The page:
£90 - £140 per day: Tradewind Recruitment: On behalf of a successful academy i...

    Investigo: Finance Business Partner

    £45000 - £50000 per annum: Investigo: My client, a global leader in providing ...

    Austen Lloyd: Commercial Property Solicitor - West London

    Excellent Salary: Austen Lloyd: WEST LONDON - An excellent new opportunity wit...

    Recruitment Genius: Florist Shop Manager

    £8 - £10 per hour: Recruitment Genius: A Florist Shop Manager is required to m...

    Day In a Page

    Syria crisis: Celebrities call on David Cameron to take more refugees as one young mother tells of torture by Assad regime

    Celebrities call on David Cameron to take more Syrian refugees

    One young mother tells of torture by Assad regime
    The enemy within: People who hear voices in their heads are being encouraged to talk back – with promising results

    The enemy within

    People who hear voices in their heads are being encouraged to talk back
    'In Auschwitz you got used to anything'

    'In Auschwitz you got used to anything'

    Survivors of the Nazi concentration camp remember its horror, 70 years on
    Autumn/winter menswear 2015: The uniforms that make up modern life come to the fore

    Autumn/winter menswear 2015

    The uniforms that make up modern life come to the fore
    'I'm gay, and plan to fight military homophobia'

    'I'm gay, and plan to fight military homophobia'

    Army general planning to come out
    Iraq invasion 2003: The bloody warnings six wise men gave to Tony Blair as he prepared to launch poorly planned campaign

    What the six wise men told Tony Blair

    Months before the invasion of Iraq in 2003, experts sought to warn the PM about his plans. Here, four of them recall that day
    25 years of The Independent on Sunday: The stories, the writers and the changes over the last quarter of a century

    25 years of The Independent on Sunday

    The stories, the writers and the changes over the last quarter of a century
    Homeless Veterans appeal: 'Really caring is a dangerous emotion in this kind of work'

    Homeless Veterans appeal

    As head of The Soldiers' Charity, Martin Rutledge has to temper compassion with realism. He tells Chris Green how his Army career prepared him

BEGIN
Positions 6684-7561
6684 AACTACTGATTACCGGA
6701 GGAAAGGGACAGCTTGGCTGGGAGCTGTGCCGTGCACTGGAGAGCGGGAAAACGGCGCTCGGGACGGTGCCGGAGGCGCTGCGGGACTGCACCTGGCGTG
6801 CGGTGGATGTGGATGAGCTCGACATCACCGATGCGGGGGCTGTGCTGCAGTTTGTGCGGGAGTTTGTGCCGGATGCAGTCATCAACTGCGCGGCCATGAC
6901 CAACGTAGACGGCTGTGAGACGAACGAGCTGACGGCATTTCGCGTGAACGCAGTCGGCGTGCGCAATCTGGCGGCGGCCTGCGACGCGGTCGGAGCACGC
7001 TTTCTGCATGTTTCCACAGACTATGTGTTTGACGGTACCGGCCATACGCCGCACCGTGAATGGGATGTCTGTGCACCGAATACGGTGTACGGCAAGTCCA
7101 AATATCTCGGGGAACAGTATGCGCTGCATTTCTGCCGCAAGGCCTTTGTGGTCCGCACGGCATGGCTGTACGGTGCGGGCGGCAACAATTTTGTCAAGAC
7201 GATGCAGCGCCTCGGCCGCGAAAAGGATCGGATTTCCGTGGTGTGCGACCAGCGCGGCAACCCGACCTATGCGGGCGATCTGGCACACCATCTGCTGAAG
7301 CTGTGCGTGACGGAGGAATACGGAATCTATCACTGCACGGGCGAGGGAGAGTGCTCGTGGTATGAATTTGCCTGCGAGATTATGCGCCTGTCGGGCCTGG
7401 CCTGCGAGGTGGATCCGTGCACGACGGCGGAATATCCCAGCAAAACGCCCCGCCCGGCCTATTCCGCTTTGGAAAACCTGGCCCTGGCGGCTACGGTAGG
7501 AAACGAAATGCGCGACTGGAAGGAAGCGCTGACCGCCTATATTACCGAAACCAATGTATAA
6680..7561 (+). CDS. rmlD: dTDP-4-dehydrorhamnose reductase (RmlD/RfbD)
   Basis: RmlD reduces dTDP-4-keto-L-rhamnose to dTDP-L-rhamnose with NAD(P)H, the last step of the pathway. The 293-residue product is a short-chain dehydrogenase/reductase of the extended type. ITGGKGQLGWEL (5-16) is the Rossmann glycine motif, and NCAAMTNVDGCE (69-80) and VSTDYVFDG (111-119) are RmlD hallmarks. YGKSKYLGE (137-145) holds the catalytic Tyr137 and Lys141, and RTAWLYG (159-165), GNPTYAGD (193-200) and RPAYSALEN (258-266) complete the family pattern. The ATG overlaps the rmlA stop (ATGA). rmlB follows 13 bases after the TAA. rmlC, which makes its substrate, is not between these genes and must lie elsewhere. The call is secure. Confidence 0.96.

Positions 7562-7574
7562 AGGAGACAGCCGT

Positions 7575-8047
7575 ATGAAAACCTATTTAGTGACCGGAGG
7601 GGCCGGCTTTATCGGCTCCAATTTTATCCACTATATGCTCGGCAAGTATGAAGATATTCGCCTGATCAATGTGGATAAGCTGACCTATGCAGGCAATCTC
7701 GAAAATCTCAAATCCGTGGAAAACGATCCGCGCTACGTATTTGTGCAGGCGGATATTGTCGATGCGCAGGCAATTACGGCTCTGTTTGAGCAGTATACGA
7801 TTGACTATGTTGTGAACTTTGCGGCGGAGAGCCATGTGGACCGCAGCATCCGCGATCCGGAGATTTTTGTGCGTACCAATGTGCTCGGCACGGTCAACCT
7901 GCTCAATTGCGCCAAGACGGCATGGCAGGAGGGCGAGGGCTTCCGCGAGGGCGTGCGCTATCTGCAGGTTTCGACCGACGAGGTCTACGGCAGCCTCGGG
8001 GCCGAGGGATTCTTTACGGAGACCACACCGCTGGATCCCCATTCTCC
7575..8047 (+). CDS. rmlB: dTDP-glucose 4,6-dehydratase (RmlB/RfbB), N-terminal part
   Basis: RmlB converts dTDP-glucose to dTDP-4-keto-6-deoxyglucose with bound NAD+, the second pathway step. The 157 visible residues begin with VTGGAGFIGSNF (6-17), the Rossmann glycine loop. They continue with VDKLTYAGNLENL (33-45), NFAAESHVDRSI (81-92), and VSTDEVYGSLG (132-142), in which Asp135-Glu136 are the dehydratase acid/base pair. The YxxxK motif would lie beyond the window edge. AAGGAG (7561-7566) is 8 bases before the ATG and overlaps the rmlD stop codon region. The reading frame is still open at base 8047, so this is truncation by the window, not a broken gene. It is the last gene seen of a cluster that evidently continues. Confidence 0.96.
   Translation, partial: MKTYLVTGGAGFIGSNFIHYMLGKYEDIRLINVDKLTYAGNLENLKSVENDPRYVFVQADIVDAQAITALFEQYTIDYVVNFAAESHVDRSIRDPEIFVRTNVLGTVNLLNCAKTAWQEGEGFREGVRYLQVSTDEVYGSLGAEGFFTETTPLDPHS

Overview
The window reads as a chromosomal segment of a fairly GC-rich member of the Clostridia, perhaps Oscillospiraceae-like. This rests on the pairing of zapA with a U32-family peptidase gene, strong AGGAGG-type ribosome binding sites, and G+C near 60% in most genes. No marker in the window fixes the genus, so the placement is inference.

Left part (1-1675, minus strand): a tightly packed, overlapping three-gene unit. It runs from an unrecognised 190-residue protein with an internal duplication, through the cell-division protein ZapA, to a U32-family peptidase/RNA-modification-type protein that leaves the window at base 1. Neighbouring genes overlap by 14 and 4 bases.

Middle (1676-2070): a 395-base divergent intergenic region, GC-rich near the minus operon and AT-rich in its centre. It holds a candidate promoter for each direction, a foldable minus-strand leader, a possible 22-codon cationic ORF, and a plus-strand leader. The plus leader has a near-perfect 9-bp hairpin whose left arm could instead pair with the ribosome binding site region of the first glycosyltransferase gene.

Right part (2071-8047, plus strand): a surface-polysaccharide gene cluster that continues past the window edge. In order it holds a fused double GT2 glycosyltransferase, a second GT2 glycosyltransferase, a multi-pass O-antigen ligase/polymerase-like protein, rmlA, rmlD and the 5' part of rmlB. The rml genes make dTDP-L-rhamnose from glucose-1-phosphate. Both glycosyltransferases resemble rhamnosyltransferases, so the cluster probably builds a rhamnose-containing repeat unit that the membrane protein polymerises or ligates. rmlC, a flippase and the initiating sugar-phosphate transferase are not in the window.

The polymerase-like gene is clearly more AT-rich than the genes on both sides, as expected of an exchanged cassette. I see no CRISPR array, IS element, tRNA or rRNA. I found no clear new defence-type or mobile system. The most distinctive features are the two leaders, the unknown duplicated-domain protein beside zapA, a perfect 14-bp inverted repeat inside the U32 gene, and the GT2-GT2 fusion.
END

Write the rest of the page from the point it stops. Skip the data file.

Wu-Tang Clan and The Sexual Objects offer fans a chance to own the only copies of their latest albums

    Smash hit go under the hammer

    It's nice to pick up a new record once in a while, but the purchasers of two latest releases can go a step further - by buying the only copy
    Geeks who rocked the world: Documentary looks back at origins of the computer-games industry

    The geeks who rocked the world

    A new documentary looks back at origins of the computer-games industry
    Belle & Sebastian interview: Stuart Murdoch reveals how the band is taking a new direction

    Belle & Sebastian is taking a new direction

    Twenty years ago, Belle & Sebastian was a fey indie band from Glasgow. It still is – except today, as prime mover Stuart Murdoch admits, it has a global cult following, from Hollywood to South Korea
    America: Land of the free, home of the political dynasty

    America: Land of the free, home of the political dynasty

    These days in the US things are pretty much stuck where they are, both in politics and society at large, says Rupert Cornwell
    A graphic history of US civil rights – in comic book form

    A graphic history of US civil rights – in comic book form

    A veteran of the Fifties campaigns is inspiring a new generation of activists
    Winston Churchill: the enigma of a British hero

    Winston Churchill: the enigma of a British hero

    A C Benson called him 'a horrid little fellow', George Orwell would have shot him, but what a giant he seems now, says DJ Taylor
    Growing mussels: Precious freshwater shellfish are thriving in a unique green project

    Growing mussels

    Precious freshwater shellfish are thriving in a unique green project